Kid-friendly MMOs, in their effort to be a safe playground for younger gamers, often put up walls and restrictions that end up stifling creativity. I've mentioned chat restrictions as just one example, but there are plenty of things that end up frustrating young gamers.
Minecraft has transcended the "game" category and is now a creativity tool for both kids and adults. EQNext has a similar mode in the upcoming EQNext Landmark, but as soon as I heard that players will have to collect recipes and harvest their own materials, I cringed. There really needs to be a "creative mode" for EQNext Landmark so that builders of all ages can simply make the most of the voxel system without needing to harvest and farm. Harvesting and farming are features that make building more of a game, but not everyone wants to have that added "minigame" as part of the building experience. EQNext's building toolset is so impressive that players should be able to get into it and push boundaries, with the only limitation being their imagination. SOE seemed inspired by Minecraft when developing EQNext, so hopefully at some point the company will take a hint from Mojang and give players open-ended access to the toolset in EQNext.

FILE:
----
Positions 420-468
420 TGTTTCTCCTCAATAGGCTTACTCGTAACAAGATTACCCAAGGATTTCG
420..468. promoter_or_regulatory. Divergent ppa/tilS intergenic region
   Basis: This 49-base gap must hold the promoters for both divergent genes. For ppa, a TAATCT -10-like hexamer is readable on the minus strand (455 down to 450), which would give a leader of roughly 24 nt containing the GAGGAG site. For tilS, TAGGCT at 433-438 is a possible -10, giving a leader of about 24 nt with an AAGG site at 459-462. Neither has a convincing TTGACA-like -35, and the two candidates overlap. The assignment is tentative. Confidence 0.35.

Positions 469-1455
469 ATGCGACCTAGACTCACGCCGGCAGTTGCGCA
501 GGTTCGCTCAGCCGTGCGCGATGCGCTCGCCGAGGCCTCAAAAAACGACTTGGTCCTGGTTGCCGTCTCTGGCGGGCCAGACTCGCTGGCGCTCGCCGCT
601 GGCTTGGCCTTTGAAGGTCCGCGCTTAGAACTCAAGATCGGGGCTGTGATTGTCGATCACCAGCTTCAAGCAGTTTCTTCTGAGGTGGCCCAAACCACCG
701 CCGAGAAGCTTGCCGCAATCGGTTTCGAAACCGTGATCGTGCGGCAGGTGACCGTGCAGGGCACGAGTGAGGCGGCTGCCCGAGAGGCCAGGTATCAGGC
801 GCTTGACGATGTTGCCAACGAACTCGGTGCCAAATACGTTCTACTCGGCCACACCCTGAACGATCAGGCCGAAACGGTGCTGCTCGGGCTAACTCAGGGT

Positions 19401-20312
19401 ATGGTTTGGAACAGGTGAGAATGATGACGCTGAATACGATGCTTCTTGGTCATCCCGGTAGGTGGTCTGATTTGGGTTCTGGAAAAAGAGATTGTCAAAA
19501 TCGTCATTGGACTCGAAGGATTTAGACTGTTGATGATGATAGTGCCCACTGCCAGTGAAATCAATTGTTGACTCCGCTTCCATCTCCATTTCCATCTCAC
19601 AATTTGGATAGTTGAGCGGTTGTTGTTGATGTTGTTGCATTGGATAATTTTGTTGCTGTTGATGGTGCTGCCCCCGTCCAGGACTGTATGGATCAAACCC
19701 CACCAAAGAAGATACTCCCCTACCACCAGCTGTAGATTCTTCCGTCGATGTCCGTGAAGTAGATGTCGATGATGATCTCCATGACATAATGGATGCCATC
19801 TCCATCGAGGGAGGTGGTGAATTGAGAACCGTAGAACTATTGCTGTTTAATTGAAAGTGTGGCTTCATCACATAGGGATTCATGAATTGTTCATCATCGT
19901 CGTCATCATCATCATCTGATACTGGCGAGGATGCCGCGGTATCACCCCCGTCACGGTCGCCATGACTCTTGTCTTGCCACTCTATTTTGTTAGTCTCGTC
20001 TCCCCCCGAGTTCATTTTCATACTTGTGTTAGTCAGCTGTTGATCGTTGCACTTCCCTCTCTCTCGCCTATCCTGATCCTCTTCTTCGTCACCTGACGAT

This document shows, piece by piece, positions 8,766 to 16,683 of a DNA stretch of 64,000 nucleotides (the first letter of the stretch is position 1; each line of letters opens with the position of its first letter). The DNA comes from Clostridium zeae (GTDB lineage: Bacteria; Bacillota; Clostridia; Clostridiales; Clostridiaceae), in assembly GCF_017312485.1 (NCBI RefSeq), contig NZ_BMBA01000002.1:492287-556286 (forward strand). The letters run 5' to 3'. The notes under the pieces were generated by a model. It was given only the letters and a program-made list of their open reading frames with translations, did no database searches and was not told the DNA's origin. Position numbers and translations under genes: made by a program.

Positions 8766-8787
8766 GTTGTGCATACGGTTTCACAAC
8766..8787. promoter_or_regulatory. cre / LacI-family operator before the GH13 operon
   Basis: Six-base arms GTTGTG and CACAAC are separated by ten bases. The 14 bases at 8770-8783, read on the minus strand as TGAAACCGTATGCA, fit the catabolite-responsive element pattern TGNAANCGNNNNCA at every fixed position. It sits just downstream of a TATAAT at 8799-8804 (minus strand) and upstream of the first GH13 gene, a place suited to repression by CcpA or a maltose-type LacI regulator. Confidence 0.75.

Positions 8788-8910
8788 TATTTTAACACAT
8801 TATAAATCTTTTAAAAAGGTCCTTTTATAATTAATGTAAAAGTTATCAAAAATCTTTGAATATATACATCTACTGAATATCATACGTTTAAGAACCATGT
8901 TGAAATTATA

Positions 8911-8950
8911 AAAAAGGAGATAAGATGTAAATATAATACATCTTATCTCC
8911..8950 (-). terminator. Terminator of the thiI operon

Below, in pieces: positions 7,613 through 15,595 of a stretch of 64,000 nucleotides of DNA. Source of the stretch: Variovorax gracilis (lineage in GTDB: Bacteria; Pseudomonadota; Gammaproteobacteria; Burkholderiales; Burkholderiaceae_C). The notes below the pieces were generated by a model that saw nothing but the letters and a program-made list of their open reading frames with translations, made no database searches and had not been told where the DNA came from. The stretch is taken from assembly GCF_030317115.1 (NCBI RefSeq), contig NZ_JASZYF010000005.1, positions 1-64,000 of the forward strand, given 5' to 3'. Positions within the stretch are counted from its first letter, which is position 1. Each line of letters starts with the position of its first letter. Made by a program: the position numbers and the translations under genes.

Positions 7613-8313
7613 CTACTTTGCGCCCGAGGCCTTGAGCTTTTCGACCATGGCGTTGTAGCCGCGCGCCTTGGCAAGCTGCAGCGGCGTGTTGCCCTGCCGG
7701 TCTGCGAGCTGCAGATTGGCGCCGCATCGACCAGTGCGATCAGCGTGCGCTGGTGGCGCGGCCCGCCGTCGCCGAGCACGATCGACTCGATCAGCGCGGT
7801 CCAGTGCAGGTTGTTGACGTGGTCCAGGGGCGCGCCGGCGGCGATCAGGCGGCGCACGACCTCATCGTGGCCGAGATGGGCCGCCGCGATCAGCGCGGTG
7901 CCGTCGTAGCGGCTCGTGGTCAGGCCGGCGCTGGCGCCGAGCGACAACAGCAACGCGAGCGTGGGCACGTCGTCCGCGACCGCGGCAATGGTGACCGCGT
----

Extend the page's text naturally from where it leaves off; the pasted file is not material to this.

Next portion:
Overall, kids might not have the years of experience that adults do when it comes to gaming, but they are still a legitimate demographic to be taken seriously. It's often difficult for adults to design games that are fun, challenging, and also age-appropriate, but game conventions like SOE Live, BLOXcon, and MineCon are great venues for kids to be heard and for developers to better learn about their target audience.
The MMO Family column is devoted to common issues with families and gaming. Every other week, Karen looks at current trends and ways to balance family life and play. She also shares her impressions of MMO titles to highlight which ones are child-friendly and which ones offer great gaming experiences for young and old alike. You are welcome to send feedback or Wonka Bars to firstname.lastname@example.org.